The world outside this cafe continues on, oblivious to the astonishing and all-together unforgettable political tension here in Cafe La Flore, but I and the man next to me both know the significance of this day. Though we shall never speak of it, we will always remember Sunday, March 10th, 2013: the day the world stood still inside the cafe and thought about political biases.

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What I’ve learned from speed-walking to work in San Francisco

Speed walkingSome people drive to work. Others bike or hop on the train, bus, light-rail, or ferry. Still others run, walk, scoot, or rollerblade. There are, perhaps, a few that cartwheel, skip, grapevine, ride a hovercraft, tesselate, or apparate.

But it is a small minority indeed that speed-walks to work. In fact, from what I can see, I’m the only SWLKR, making me the Bay Area’s foremost speed-walking commuter.

Speed-walking is like walking, except faster and dorkier. I like to keep my arms up and moving at a brisk pace to avoid finger swell, one of the foremost dangers of long periods of speed-walking.

As the Bay Area’s expert SWLKR, you probably have a lot of questions for me, and these I am happy to answer if you leave them in the comments below.

For now, I give you 10 tidbits, just a sample of the mind-juice I’ve squeezed from my walking grapes.

1. No one else speed-walks to work.

2. Speed-walking past someone is, by far, the most awkward way to pass someone. Especially if there’s a stoplight coming up. And they’re your co-worker. And you stand behind them because you don’t want them to see you in your tennies and backsweat. And then you walk at a normal pace so you don’t have to talk to them, but end up taking the elevator with them anyways.

3. Speed-walking up a hill makes one look just as foolish and out of shape as running on a flat stretch of land.

4. Speed-walkers get more love from the general public than other kinds of commuters. To date, I’ve gotten two thumbs up, countless smiles, and one (friendly) comment.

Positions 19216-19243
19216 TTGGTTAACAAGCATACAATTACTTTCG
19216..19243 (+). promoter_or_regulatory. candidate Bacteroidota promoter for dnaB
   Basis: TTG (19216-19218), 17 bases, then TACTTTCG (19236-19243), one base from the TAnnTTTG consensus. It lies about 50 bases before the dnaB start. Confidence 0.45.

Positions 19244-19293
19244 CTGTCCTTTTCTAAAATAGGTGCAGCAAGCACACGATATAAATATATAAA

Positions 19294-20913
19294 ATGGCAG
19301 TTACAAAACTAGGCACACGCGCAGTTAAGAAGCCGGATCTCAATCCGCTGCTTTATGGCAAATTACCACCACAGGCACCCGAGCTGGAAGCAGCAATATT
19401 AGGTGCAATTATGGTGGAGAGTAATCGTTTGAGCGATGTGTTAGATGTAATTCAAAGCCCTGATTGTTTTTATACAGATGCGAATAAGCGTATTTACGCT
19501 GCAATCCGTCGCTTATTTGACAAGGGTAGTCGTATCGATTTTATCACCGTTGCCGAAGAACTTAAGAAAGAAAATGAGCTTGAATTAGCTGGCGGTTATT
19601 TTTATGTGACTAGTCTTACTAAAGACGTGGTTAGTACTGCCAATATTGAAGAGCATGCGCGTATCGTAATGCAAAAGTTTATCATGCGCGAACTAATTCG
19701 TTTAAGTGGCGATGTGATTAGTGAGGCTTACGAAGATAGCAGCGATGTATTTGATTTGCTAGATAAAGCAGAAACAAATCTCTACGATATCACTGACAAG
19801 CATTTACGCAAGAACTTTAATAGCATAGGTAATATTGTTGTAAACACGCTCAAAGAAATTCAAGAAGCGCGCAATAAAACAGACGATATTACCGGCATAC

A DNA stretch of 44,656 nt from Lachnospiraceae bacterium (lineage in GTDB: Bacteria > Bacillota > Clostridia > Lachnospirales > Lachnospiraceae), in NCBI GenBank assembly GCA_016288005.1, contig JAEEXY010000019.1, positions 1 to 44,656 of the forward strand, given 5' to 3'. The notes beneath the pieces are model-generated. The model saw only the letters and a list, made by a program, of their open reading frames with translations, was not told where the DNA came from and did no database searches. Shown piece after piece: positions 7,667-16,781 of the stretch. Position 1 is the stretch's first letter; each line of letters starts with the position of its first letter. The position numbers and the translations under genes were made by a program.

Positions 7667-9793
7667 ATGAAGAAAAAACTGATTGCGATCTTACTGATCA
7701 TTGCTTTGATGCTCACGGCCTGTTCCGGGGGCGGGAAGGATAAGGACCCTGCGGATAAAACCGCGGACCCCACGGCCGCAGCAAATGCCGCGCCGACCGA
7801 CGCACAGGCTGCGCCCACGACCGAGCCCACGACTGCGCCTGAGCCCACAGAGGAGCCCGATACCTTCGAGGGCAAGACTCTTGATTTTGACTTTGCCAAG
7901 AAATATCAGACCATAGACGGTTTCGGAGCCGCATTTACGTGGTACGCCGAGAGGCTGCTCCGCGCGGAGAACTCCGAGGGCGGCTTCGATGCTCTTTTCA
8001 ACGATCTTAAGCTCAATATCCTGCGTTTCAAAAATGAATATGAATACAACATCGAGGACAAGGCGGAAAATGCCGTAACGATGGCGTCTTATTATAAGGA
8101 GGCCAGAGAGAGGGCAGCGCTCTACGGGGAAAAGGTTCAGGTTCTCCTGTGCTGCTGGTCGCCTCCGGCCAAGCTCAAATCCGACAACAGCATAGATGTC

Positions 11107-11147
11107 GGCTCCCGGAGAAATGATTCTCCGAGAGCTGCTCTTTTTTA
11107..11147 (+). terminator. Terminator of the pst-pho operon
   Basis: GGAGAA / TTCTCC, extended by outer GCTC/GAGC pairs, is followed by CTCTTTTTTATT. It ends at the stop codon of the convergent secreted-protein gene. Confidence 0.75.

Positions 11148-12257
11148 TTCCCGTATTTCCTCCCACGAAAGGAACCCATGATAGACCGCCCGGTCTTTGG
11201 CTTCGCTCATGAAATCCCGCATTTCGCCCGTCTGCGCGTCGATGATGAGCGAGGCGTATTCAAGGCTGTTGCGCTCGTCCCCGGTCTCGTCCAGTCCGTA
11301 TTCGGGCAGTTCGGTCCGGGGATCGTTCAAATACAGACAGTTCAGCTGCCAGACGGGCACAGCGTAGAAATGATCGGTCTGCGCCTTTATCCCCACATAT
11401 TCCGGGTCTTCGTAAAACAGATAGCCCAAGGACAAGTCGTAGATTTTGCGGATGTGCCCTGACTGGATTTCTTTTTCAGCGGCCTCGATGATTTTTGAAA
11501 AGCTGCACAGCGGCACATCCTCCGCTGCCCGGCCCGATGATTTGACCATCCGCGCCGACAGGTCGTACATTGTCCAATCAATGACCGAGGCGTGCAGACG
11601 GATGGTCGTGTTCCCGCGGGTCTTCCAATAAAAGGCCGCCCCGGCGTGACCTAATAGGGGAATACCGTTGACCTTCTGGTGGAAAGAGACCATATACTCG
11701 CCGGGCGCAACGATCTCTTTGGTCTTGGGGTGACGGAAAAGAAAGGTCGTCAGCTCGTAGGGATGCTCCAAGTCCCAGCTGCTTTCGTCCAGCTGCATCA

5. If you’re speed-walking, it’s a shorter step to running across the street to avoid waiting for a red light than if you’re just walking.

6. Wearing tennies, athletic capri pants, and a backpack in downtown San Francisco at 7:45 am in the morning is a great way to avoid fitting in with the corporate culture or getting respect from people who dole it out based on appearance.

7. Sweat still happens, but like most liquids, it dries.

8. People are often frightened by speed-walkers, the bizarre combination of quick but not-too quick movement that makes them think someone’s trying to sneak up on them but no it’s just me, your friendly office employee heading downtown to do some thought work.

9. There are three major hills I have to overcome as I head into town from the Richmond, but they don’t always pay off in beautiful views. Rather, the views come when you least expect them, like when I saw the Golden Gate bridge randomly yesterday and a rainbow today.

10. Beauty is everywhere. I saw a bird fly from a blossoming tree branch as two flowers fell to the ground and thought it was incredible. Then I realized what a romantic sap I was and that I probably shouldn’t share that moment with anyone.